• #22495

    Anonymous

    my turn to say ‘ah, c’mon now’… Who says the ‘majority’ of the population cosnider it acceptable?? Have you asked them personally?!! [/quote:88e70ff453]
    Nope. I’m guessing! But, as a test, ask around – how many people have ever obtained/listened to an mp3 they do not own, or had a copied cd or cassette in their posession? Thats jsut one part of it, and I would hypothesize that it would include the vast majority of people in Ireland.

    Dave

  • #22496

    Anonymous

    Who says the ‘majority’ of the population cosnider it acceptable?? Have you asked them personally?!! [/quote:eea6032832]

    Wasn’t that exactly what the article I originally posted stated[/quote:eea6032832]nothing in the article suggests ‘majority’ or otherwise – simply a vague, undefined mass known as ‘consumers’. These survey results are extraploated from the sample surveyed. The results of the sample taken would always depend on the identity of the people surveyed… besides, as others have alluded to, it’s as much about education as technology (hence the loud, abrasive FACT ads before movies and DVDs these days)

  • #22497

    Anonymous

    You’re just being pedantic now.

    Around 2,400 people were questioned via the post and the web for the study between August and September last year. The researchers also held 12 focus groups. [/quote:f047f34a40]

    And going from my general perception of the situation, I’d agree. When you’ve got the likes of Napster, Kazaa, Bit Torrent ‘sharing’ digital media, the amount of users is huge. Everyone does it. How many people on this board have never used pirated software, games, music or movies. I’m guessing zero.

  • #22498

    Anonymous

    Oh my gods. I’m agreeing with Omen.

  • #22499

    Anonymous

    You’re just being pedantic now.[/quote:a88ad0a0e7]excuse me?!

    I’m just refusing to reduce a hugely complex subject to a childishly simple conclusion just because it suits me. I’m taking exactly the same approach to this subject as I do to the naieve and facile ‘EA bad; starving, struggling indie’ good attitude so prevalent on forums like this one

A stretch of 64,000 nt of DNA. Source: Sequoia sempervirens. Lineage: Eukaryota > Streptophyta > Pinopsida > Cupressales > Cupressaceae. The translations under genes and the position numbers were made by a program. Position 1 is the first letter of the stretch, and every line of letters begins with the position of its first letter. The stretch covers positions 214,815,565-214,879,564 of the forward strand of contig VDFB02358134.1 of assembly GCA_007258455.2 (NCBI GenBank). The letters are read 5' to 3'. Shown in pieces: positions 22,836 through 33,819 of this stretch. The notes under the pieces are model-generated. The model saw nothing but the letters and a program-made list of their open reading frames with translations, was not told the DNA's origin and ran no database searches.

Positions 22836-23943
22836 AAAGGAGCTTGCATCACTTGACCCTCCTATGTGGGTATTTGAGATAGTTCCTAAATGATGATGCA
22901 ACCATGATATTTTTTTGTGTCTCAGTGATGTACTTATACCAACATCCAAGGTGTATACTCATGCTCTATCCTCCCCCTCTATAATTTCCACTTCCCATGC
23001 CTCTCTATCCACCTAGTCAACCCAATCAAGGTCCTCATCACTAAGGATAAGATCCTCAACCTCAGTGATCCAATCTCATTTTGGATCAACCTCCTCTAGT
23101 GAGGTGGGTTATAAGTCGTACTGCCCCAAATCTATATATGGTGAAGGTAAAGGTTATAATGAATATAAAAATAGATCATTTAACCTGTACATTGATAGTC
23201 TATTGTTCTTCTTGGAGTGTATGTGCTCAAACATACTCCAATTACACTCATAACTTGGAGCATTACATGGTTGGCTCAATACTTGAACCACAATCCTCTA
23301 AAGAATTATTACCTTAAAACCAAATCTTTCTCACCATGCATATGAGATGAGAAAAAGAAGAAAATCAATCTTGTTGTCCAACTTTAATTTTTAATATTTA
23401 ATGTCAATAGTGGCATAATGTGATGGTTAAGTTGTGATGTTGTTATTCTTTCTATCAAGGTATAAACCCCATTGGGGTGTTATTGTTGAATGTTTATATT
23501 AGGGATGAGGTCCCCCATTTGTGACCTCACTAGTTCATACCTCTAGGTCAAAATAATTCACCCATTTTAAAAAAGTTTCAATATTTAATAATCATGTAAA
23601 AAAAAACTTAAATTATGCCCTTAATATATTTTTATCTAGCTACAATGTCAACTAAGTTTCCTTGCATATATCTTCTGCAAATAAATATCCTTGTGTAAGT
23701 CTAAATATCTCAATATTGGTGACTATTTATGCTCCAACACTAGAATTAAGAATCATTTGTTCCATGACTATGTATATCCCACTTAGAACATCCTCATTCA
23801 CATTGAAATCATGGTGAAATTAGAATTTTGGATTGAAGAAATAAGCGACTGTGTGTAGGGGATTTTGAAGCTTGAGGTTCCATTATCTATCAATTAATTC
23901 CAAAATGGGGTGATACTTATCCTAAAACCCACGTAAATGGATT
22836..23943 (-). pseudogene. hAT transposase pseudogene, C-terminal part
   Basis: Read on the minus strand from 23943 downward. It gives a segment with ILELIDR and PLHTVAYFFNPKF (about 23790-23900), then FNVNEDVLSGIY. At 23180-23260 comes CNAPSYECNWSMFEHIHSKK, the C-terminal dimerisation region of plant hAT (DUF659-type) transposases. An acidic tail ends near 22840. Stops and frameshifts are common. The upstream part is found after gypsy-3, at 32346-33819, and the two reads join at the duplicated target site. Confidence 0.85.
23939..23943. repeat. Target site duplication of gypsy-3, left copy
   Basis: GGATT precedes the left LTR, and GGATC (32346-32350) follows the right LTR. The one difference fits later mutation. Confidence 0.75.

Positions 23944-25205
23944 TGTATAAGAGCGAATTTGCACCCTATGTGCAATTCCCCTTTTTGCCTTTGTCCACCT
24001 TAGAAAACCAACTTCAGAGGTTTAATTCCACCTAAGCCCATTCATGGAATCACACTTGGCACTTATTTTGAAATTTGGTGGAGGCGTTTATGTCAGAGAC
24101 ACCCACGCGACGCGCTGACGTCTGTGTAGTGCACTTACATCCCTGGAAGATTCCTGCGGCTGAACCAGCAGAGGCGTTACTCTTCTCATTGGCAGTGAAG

And going from my general perception of the situation, I’d agree. When you’ve got the likes of Napster, Kazaa, Bit Torrent ‘sharing’ digital media, the amount of users is huge. Everyone does it. How many people on this board have never used pirated software, games, music or movies. I’m guessing zero.[/quote:a88ad0a0e7]which is my whole point! many/all of the technically literate/stereotyical hardcore gamers would have… hardly representative of the majority, though are we?

    But if you asked the average ‘man on the street’ – “would you mind if the product of your work for the past two years (remember all those weekends and evenings away from your family and friends spent crunching to get your labout of love out the door?) was shamelessly copied and distributed free of charge to all and sundry without a single cent going to you and your colleagues?” I think you’d find the survey might come up with a different set of results

  • #22500

    Anonymous

    Damn, lets start a thread so we can get back to normal behaviour. Lets call it “Skyclad’s wrong”

  • #22501

    Anonymous

    Well my view on it is this.

    People who buy games will buy games.

    Those who will Pirate Games will Pirate them.

    Even with the ever growing internet, and the general access that most people have to such resources online. Game sales are growing. Certainly within the PC sector anyone who really wanted to could download games, movies and other.